There’s an earring I wear–a silver hoop earring. For some reason, clasping it to my ear hurts. For anyone who has earrings, you know the wire goes through the ear and then a metal clasp clicks forward to press the wire in place. Except this one presses too hard. It digs into my skin.
After a while, the pain goes away. I don’t notice the throbbing. But when I reach to remove it, or loosen the clasp, pain floods again, stinging my ear. Taking out the earring feels (in the moment) more painful than wearing it.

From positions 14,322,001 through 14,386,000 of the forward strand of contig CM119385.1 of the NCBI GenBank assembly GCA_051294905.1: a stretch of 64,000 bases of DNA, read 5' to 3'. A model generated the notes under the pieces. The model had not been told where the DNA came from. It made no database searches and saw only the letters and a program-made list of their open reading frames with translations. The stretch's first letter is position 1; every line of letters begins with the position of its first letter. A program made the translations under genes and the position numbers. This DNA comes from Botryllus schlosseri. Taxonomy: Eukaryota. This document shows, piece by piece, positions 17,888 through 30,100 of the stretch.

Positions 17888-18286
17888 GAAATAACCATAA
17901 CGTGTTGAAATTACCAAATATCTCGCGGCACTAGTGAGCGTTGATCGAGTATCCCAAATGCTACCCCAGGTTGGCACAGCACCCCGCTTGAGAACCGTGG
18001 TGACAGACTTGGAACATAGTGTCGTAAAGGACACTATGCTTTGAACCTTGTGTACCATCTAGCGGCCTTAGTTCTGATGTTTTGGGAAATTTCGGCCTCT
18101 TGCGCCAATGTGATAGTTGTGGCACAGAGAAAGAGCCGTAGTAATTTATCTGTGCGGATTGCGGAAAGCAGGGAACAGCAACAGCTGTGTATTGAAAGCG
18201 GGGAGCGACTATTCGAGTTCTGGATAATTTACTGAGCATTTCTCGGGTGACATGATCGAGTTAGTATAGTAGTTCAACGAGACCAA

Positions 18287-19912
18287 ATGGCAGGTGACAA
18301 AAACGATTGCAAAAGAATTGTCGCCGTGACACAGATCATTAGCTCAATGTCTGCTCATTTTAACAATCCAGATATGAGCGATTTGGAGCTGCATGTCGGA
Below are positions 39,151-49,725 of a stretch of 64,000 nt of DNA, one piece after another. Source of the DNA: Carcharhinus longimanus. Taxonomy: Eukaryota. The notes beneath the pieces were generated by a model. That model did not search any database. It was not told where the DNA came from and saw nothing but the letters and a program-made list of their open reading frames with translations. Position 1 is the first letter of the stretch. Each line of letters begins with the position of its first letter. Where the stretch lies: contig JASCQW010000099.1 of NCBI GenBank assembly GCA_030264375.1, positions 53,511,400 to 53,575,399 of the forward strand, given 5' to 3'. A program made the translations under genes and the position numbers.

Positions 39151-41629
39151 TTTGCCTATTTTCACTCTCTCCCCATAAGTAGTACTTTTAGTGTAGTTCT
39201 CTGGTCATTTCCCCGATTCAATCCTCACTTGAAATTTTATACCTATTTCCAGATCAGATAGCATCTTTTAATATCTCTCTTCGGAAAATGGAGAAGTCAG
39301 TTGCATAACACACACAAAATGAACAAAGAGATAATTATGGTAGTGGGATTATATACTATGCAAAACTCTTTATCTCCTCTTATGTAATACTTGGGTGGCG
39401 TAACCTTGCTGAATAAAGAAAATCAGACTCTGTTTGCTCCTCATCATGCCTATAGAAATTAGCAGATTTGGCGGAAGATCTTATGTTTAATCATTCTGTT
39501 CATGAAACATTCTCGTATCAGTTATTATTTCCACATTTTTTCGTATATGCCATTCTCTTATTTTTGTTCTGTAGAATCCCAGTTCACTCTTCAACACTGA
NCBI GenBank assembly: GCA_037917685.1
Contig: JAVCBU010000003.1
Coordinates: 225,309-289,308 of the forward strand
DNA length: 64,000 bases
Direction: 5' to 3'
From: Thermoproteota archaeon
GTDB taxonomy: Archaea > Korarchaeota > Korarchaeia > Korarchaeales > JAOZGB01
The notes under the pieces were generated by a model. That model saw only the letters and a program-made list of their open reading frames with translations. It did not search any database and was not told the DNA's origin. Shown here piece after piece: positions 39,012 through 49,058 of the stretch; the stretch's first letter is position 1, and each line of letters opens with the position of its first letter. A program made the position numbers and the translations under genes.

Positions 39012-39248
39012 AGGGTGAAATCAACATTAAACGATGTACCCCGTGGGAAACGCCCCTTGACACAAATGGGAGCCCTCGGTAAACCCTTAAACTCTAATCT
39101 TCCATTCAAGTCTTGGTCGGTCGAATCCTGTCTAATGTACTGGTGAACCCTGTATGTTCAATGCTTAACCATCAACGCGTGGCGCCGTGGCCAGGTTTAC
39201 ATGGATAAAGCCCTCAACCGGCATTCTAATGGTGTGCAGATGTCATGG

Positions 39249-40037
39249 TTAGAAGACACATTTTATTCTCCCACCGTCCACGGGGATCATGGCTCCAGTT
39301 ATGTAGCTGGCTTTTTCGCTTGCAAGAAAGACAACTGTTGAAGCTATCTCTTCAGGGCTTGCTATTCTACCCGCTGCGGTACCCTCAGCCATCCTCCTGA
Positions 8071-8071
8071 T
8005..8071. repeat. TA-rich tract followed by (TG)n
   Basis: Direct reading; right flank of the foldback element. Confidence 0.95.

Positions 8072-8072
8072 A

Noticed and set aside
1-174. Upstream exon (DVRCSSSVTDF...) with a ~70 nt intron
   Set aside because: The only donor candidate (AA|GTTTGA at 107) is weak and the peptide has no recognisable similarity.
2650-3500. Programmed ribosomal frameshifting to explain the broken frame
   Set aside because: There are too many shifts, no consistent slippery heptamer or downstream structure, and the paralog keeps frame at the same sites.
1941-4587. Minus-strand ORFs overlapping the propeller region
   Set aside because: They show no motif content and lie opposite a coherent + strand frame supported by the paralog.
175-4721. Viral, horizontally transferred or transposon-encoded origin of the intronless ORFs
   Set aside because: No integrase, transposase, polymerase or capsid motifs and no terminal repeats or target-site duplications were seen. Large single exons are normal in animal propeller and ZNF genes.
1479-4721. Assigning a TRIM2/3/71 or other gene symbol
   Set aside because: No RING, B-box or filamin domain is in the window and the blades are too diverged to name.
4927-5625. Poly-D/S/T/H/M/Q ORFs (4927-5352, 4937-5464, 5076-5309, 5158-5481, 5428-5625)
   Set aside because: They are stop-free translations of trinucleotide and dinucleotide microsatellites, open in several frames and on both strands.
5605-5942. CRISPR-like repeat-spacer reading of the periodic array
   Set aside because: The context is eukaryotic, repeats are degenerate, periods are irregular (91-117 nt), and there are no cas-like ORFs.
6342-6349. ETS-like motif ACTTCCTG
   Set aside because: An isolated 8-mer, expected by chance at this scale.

Isn’t that ironic? The tightness is bad–the earring cuts off circulation, maybe cuts your skin. It’s hurting you the whole time, but you don’t notice. Removing it feels bad.
I wonder if bad situations in our lives can be like this. You don’t want to be overweight, but it’s easier than starting that painful exercise program. You don’t want to be lazy, but it’s easier than rolling out of bed and cleaning up your room. You don’t want to be angry, but it’s easier than taking your feelings to God and asking him to save you. When we start the good alternative, it feels bad, worse than the pain we’ve been stuck in.
But ultimately, we benefit–by enduring the pain and letting go of the problem.
All for now,